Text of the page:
Moreover, recent research has implicated the intestinal microbiota in arterial thrombosis and it has been proposed that selective inhibition of the TMA-generating gut microbial enzymes could lower thrombotic risk (24). While TMAO has been shown to facilitate agonist-induced platelet activation (7), it was demonstrated that microbiota-derived TLR-ligands promote the activation of hepatic endothelial cells, triggering von Willebrand factor (VWF) synthesis and release (8, 15, 25). In mouse models, both pathways promote carotid artery thrombosis and thrombus growth was reduced in the GF mouse model, linking the gut microbiota mechanistically to arterial thrombosis (7, 8, 26). In the literature, in addition to atherosclerotic phenotypes, there are numerous other examples on microbiota-dependent vascular phenotypes that differ between gnotobiotic mouse models and depletion of the gut microbiota with antibiotics.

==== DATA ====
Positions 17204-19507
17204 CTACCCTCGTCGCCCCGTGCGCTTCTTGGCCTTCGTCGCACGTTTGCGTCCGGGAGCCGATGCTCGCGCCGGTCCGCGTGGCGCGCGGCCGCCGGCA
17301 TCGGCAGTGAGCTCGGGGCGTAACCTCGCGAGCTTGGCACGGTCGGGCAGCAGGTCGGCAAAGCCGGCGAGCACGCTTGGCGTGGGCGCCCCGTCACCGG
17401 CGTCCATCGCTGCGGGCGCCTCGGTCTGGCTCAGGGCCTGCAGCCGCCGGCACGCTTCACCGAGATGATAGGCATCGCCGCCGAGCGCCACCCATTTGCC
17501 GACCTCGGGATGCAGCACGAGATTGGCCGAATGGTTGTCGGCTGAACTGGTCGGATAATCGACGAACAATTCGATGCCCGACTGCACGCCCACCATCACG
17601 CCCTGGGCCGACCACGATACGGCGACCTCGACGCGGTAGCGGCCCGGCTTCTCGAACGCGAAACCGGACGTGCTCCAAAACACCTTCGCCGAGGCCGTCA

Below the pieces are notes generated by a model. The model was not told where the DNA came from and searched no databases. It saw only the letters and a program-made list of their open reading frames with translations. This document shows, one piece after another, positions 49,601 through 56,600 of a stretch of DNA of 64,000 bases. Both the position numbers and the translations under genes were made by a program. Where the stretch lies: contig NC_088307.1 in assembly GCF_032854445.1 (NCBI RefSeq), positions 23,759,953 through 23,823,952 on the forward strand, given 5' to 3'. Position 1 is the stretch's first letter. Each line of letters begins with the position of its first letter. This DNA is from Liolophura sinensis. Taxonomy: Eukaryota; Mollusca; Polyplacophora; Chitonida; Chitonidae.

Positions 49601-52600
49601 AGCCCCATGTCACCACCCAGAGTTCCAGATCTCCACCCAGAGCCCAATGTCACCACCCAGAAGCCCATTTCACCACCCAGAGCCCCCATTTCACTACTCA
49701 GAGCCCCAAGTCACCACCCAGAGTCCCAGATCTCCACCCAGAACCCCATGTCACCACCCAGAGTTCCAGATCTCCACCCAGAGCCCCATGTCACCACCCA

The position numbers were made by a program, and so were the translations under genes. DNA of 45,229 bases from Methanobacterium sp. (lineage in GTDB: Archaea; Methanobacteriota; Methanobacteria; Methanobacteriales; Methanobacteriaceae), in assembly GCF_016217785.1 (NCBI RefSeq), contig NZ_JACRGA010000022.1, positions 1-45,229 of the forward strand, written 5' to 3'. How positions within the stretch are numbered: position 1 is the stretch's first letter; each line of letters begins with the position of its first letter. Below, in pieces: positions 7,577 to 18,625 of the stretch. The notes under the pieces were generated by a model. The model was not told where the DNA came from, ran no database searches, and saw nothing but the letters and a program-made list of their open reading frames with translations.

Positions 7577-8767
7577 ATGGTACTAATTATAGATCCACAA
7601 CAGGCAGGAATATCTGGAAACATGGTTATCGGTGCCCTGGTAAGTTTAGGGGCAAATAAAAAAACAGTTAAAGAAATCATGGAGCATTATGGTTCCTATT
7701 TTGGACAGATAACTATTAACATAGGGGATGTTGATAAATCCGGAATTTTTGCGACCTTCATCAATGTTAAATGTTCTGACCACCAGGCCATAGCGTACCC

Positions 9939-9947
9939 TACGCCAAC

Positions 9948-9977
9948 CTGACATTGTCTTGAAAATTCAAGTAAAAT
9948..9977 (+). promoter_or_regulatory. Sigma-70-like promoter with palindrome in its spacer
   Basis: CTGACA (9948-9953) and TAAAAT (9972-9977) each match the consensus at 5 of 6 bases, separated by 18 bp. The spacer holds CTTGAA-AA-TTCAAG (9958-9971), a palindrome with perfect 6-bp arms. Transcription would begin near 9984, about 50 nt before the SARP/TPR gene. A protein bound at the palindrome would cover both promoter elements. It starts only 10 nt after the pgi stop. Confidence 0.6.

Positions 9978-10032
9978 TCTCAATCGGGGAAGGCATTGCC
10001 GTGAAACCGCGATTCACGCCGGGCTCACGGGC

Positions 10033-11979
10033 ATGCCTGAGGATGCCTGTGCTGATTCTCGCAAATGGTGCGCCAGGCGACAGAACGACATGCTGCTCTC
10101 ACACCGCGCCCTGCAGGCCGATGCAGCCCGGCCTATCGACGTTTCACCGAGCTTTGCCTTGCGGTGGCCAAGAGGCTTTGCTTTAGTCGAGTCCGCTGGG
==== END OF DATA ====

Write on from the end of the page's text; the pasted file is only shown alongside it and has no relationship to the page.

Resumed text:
Here, we provide an overview on GF mouse isolator technology and antibiotic treatment protocols for microbiota depletion that are widely used to study vascular phenotypes. We will explain the limitations of these mouse models, but also describe the recently gained insights on microbiota-driven influences, affecting vascular physiology, cardiovascular disease development and thromboinflammation.
Differences and Similarities of Germ-Free and Antibiotic-Treated Mice